Toontrack Drums Plugin Review
Here we review the Toontrack DAW software plugin for drums. We have reached the days where it is not necessary for many projects to hire a professional drummer with an expensive drum kit to make studio projects sound great. And the listener can rarely tell it’s electronic anymore!
Toontrack is a widely popular drum kit plugin for Pro Tools or other DAWs. Toontrack has put together many different sample libraries you can use in your recording, and packaged them in a way that makes it very easy to fill in your drum tracks with great sounding drums.
Here are the “goods” and the “bads” about Toontrack, and what you can expect to get if you purchase it.
Simplicity is king, when it saves you HOURS in the recording process. Toontrack has made it very simple to audition the rhythms, sounds and fills within their plugin library and determine if one matches what you want for your project. If you find a match, it’s as simple as drag and drop to your drum track and voila! You have recoded drums.
The good news is that what just happened when you did that is you basically made a drum track with the best sounding drums on the market, played by some of the best drummers around. All for a couple hundred bucks total price. You would spend way more than that on 1 drum session with a decent drummer, assuming you already had all the mics and setup to record them yourself. Not to mention the hours of setup and recording to pull it off.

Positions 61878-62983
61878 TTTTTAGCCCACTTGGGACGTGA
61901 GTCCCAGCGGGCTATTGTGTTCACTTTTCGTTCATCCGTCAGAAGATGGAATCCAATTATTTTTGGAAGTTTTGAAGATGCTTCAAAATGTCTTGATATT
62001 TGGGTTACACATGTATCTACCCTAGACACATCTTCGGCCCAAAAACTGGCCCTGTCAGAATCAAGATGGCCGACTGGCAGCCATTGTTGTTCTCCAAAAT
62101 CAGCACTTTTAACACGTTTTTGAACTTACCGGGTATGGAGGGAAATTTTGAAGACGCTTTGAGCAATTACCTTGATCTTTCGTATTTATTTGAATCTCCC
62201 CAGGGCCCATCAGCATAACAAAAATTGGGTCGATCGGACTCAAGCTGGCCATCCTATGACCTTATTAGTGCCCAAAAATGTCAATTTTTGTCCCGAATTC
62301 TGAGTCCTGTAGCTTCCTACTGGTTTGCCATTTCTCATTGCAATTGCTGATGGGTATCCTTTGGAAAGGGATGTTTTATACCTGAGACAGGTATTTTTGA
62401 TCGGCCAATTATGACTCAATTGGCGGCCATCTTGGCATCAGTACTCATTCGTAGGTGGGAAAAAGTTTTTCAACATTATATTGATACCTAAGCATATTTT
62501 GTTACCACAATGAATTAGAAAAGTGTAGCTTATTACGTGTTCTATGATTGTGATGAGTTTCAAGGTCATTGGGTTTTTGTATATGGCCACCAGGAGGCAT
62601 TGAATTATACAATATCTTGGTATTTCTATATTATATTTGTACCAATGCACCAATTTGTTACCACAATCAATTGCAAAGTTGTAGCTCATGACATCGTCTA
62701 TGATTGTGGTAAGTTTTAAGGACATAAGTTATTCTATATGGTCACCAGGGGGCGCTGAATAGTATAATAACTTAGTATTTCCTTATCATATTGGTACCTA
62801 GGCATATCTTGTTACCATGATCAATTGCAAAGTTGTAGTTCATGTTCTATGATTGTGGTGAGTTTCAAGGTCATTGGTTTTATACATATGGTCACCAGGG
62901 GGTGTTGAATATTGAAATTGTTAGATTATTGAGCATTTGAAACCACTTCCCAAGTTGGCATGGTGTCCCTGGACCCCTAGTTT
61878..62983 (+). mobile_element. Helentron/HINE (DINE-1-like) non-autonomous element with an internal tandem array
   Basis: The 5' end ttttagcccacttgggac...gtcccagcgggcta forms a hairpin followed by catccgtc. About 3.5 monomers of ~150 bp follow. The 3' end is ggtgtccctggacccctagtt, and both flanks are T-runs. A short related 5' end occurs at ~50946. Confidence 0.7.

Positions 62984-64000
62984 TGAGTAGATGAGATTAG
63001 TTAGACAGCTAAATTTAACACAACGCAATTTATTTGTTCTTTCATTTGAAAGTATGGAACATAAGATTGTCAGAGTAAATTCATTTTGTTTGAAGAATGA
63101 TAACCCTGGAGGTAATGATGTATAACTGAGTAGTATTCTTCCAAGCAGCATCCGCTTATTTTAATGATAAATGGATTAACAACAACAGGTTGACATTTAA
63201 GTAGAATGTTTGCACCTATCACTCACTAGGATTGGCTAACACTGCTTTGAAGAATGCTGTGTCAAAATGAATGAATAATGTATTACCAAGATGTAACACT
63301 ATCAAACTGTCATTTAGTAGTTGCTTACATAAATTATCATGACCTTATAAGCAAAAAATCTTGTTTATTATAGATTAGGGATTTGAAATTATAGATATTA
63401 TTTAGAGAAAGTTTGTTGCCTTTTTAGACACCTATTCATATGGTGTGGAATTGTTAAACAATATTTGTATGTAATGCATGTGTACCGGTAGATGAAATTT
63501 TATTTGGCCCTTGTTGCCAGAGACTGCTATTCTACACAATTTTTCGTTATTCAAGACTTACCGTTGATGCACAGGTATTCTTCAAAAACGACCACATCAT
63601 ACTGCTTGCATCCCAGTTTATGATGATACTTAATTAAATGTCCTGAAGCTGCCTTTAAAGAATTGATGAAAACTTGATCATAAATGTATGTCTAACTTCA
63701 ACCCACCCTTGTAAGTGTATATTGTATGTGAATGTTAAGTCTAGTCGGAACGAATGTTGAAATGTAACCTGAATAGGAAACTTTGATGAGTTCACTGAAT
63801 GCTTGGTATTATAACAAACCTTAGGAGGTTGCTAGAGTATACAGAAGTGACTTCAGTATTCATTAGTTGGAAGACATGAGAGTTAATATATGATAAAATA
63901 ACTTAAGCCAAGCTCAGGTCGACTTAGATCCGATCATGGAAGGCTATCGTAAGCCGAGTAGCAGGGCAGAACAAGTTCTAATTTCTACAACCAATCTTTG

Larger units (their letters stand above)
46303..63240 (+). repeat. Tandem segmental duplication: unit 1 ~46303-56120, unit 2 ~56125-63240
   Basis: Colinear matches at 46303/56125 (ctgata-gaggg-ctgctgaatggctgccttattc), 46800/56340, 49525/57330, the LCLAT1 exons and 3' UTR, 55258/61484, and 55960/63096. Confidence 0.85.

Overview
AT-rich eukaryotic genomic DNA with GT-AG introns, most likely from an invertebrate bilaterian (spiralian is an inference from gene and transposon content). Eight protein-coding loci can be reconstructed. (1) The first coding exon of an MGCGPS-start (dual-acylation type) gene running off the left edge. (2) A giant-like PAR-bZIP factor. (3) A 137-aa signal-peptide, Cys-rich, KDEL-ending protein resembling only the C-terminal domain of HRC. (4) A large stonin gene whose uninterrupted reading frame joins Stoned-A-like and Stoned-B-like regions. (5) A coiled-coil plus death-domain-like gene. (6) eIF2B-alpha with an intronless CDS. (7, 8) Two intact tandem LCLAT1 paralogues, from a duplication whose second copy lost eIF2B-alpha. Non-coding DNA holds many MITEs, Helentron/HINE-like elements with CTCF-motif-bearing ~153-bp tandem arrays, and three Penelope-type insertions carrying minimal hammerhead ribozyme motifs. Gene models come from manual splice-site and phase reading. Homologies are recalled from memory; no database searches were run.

Toontrack drum sounds live up to the hype they advertise when it comes to pure sound of the kit. That’s because they were recorded at such high quality all around.
If you like to lay down the tracks or patterns yourself instead of utilizing MIDI patterns provided by someone else (maybe you just can’t find the right one), then you can utilize the Toontrack sounds with any MIDI trigger device you want. If you have an electronic kit, it’s likely that Toontrack sounds will sound better than the onboard sound that came with the kit.
If you don’t have a kit, maybe you just have a drum pad. That works too. You can still utilize their sound and put the pattern down yourself.
The biggest drawback is the range of patterns that come with Toontrack. They are good, but many of them are similar, and you likely will have a pattern in your head that won’t have an exact match in their pre-recorded ones. Or you might find the “almost perfect” one, but it’s missing a second bass kick at the end of the pattern. Not to fear, you can have both worlds. Using a MIDI editor you can modify the pattern (or add to it) once you add it to your track.
The second is similar to the first, but it’s the “fills”. Again, not a huge variety, but the sound good.
So on your project, if you can find the perfect match (or close enough) to the pattern your looking for, great. If not, you may want to lay down your own pattern with your electronic kit or pad using Toontrack sounds, and do your own fills the same way.
Either way, you’ll be impressed with the quality of the drum sounds.
Here are some of the other features of Toontrack software drums:
- Built-In Drum Mixer (including mixing in overhead mics)
- Multiple Libraries (purchased separately) that cover all kinds of music tastes (country, rock, vintage, etc.)
- Inexpensive Libraries ($79 or $39 frequently on sale [or on EBAY])
- Very easy to use interface (drag and drop after auditioning all the pattern sounds)
- Visual Drumkit (that you can play and see it like a real kit)
- Multiple Drum Kits
- Customize and Save as User Presets
Learn more about Toontrack at:
And here is a quick tutorial sample of what it can do